Château de l’Empéri
Perched on a rocky base overlooking the Crau Plain, Château de l’Empéri is the oldest fortress in Provence still standing and one of the three biggest in France (alongside Palais des Papes in Avignon and Château du Roi René in Tarascon).
It stands on a rocky spur that was barricaded in the 10th century and is the symbol of the Arles Archbishops’ feudal authority over Salon and its population.
Salon was part of the Holy Roman Empire from the 11th century onwards. The Archbishops became the German Emperor’s vassals until 1481, hence the Provençal name “Emperi” that the château has been called for centuries.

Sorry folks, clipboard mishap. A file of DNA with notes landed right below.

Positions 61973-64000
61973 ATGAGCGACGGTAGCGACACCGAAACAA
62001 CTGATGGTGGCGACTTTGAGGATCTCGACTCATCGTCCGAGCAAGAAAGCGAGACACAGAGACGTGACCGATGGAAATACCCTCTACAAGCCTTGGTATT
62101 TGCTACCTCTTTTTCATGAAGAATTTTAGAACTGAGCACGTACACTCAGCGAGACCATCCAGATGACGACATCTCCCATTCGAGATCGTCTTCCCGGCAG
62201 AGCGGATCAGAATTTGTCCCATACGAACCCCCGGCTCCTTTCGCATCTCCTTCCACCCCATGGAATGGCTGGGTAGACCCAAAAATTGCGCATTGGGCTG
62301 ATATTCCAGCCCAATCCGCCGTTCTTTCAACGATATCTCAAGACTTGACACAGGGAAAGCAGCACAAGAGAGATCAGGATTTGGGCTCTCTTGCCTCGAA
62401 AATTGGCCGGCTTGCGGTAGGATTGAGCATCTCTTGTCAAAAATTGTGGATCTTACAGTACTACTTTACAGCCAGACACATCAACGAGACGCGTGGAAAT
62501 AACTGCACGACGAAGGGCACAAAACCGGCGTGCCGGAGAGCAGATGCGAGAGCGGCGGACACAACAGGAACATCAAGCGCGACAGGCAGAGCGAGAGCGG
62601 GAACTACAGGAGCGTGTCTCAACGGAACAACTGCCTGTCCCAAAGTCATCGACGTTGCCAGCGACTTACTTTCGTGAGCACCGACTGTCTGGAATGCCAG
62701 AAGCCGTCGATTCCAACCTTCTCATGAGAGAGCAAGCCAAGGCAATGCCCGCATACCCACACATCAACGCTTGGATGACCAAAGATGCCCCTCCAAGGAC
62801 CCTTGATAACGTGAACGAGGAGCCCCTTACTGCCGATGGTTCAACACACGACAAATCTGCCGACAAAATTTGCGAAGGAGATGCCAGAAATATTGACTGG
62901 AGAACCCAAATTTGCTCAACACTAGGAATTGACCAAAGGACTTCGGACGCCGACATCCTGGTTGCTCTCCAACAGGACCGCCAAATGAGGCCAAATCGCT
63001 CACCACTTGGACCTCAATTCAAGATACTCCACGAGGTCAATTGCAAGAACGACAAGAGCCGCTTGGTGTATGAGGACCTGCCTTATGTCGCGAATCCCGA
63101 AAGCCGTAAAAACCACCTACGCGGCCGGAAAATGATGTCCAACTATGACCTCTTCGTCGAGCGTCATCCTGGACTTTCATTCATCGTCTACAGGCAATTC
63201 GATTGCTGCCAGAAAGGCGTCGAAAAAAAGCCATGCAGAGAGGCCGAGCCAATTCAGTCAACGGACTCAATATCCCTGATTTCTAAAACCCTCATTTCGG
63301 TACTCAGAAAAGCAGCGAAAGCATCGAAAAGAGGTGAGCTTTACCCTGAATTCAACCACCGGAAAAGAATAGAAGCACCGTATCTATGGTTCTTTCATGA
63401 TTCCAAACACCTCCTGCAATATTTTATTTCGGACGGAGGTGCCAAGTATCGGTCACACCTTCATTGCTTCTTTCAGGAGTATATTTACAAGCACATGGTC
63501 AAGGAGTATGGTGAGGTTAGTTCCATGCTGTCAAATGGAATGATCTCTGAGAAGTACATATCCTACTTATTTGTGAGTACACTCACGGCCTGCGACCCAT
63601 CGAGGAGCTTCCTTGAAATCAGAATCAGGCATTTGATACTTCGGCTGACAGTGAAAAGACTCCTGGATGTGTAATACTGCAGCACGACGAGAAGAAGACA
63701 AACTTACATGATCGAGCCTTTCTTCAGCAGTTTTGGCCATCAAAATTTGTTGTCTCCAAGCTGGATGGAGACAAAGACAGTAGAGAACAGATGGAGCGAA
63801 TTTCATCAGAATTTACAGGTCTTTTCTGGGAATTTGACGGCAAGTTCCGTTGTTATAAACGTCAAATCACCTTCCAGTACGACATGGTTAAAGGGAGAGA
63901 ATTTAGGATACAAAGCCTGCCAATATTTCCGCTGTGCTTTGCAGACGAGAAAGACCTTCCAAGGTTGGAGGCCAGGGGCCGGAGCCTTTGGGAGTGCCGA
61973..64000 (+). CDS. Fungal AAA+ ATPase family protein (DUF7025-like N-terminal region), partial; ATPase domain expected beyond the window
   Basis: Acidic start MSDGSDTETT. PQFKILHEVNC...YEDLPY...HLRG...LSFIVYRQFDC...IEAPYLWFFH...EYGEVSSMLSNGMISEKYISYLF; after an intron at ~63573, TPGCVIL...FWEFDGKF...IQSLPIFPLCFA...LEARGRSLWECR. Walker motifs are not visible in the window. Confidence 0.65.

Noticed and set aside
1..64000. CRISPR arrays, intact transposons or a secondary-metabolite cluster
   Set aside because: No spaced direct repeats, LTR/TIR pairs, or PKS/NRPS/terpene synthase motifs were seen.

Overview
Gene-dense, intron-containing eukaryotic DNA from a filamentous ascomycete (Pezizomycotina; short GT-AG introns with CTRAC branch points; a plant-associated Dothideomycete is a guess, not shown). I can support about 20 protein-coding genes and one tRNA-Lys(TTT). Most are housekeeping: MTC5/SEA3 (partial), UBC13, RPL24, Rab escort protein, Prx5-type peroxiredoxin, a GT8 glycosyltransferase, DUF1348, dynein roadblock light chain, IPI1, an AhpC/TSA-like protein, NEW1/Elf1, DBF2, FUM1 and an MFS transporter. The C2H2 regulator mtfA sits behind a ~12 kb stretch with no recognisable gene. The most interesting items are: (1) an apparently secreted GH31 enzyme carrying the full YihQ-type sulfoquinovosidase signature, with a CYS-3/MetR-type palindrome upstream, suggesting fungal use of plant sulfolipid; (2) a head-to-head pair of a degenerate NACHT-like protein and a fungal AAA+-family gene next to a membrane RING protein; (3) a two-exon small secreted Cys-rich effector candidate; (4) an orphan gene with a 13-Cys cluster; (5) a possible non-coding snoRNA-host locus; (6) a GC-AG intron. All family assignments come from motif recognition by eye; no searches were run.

The Arles Archbishops lived here until 1792 and turned the fortress into a palace in the 16th century.
The building was significantly damaged by an earthquake in 1909 and underwent extensive restoration work in 1920 to restore it to its former glory and give it a new role in town.
Château de l’Empéri is the town’s signature and has housed the state’s Raoul and Jean Brunon collection since 1967, on display as part of an agreement with the Army Museum.